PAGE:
19. Veterans Affairs Connecticut Healthcare System, West Haven, Connecticut, USA 

20. Department of Internal Medicine, Yale School of Medicine, New Haven, Connecticut, USA 

21. Department of Medicine, Yale University School of Medicine, New Haven, Connecticut, USA

22. Institute Gonçalo Moniz, Fundação Oswaldo Cruz, Brazilian Ministry of Health, Salvador, Brazil 

† Current address


Throughout the past century, outbreaks and pandemics have surfaced at unsettlingly regular intervals, underscoring the importance of proactive readiness and well-coordinated responses. In this context, we have developed an advanced predictive machine learning model for gauging the severity of diseases and the duration of hospital stays in COVID-19 cases. This model lays the groundwork for addressing potential future viral outbreaks. Our methodology involved amalgamating untargeted metabolomics data extracted from plasma samples of COVID-19 patients (n=111) during their hospitalization, alongside samples from healthy controls (n=342). Coupled with clinical and comorbidity data (n=508), we have established a patient assessment framework comprising three key components: Clinical Decision Tree: Among a range of biomarkers, our clinical decision tree pinpointed elevated eosinophil levels as a potent prognostic indicator of disease severity. This discovery presents a potential novel biomarker with remarkable accuracy (AUC=0.974). Hospitalization Duration Estimation: Our model accurately predicts the duration of patient hospitalization with a minimal margin of error (±5 days) (R2=0.9765). Severity Prediction and Intensive Care Unit Transfer: We’ve also created a mechanism for forecasting disease severity and determining the necessity of transferring patients to the intensive care unit. Notably, patients requiring positive airway pressure oxygen and/or intubation exhibited significantly diminished serotonin levels. Additionally, our research revealed elevated levels of metabolites like 5-hydroxy tryptophan, allantoin, and glucuronic acid in COVID-19 patients, collectively offering predictive potential for disease progression. The significance of swiftly identifying patients at risk of life-threatening illness cannot be overstated. Such early identification enables optimized allocation of medical resources and the implementation of highly effective interventions. We strongly advocate that this same methodology holds promise for guiding hospital triage procedures during future viral outbreaks. By doing so, hospitals can enhance patient outcomes, ensure resource efficiency, and effectively address the challenges posed by emergent infectious diseases.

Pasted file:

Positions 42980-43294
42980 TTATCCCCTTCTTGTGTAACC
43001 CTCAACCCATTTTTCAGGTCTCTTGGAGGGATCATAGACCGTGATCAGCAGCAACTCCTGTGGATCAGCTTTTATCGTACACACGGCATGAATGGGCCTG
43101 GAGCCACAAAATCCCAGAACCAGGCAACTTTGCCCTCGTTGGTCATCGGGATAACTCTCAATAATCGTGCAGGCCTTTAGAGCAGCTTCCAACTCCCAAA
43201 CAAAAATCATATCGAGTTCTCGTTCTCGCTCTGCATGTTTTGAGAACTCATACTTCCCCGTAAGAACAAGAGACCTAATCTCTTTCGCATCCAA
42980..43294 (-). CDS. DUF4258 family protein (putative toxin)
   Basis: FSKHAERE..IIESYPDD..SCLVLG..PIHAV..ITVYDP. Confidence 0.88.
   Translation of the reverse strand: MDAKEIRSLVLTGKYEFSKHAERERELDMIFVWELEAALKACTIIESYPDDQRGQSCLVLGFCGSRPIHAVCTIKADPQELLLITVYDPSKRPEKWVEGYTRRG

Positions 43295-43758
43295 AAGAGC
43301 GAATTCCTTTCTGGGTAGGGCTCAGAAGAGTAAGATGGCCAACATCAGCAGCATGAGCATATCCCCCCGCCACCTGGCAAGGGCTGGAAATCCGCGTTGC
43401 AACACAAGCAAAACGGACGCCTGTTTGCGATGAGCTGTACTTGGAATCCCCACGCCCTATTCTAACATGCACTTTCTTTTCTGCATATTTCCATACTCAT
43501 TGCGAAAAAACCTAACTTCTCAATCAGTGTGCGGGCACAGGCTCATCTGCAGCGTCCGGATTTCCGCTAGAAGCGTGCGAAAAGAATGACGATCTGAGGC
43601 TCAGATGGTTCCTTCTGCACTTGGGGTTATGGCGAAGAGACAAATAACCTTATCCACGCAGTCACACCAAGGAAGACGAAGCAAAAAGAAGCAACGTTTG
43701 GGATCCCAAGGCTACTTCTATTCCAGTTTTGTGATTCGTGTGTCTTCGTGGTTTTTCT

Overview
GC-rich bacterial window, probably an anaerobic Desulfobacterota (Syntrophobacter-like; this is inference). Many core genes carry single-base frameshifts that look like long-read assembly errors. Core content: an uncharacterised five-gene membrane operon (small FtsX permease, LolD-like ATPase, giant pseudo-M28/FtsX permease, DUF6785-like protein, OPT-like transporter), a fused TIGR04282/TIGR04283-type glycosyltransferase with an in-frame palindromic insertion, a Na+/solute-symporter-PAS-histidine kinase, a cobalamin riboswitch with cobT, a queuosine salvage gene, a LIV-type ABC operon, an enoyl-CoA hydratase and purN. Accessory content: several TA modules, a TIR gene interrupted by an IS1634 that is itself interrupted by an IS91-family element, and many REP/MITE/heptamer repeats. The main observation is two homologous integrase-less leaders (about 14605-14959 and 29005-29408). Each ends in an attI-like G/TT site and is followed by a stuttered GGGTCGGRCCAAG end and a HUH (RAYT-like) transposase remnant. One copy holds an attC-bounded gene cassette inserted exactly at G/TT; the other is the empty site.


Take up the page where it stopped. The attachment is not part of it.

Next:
14.PL2. Emilia Romagna Flood – Main activity and intervention of National Fire and Rescue Service and related CBRN risk.


Arch. Sergio SCHIAROLI(1)Damiano Zurlo(1) 

1. National Fire and Rescue Service - Central Directorate of Emergency, Rome, Italy


The purpose of this work is to illustrate the intervention work of the National Fire and Rescue Service during the recent natural disaster that involved Emilia Romagna, in particular by analyzing the direct and collateral interventions, including CBRN ones. In the first days of May, in a few hours, part of the Region was affected by exceptional rainfall causing the overflowing and breaking of the banks of numerous rivers, canals and streams, resulting in mud and debris flow, flooding of anthropized areas, basin of stagnant water and sewers overflow. Collaterally, the flood caused chemical and biological risks to the primary scenarios, this significantly influenced the choice of PPE. On the biological and sanitary side, contamination by sewage water, the movement of abandoned waste and the putrefaction of animal carcasses were found, elements which could have favored the transmission of pathogenic microorganisms. Although no epidemics have been recorded, the Romagna Health Authority has nevertheless set up field vaccination centers for Tetanus and Hepatitis A. The flood scenario has also caused chemical risks due to environmental contamination in those industrial plants that produce and/or use chemical additives or that generate biogas through the processing and transformation of food waste for the production of energy. In this context, sampling and detection were carried out on the water deposited near the industrial areas affected by the floods. Furthermore, always on the chemical side, where there were LPG tanks, above ground or underground, due to hydrostatic pressure they were uprooted or re-emerged by floating, numerous breakages of the pipes occurred with consequent loss of LPG. The chemical risk also occurred a few weeks after the calamitous event, when lithium batteries present in landfills and piles of waste caught fire from a chemical reaction. The concurrence of interventions to face aquatic risk with the rescue of people and goods and interventions to face CBRN risk has made the management of this natural disaster more complex and challenging.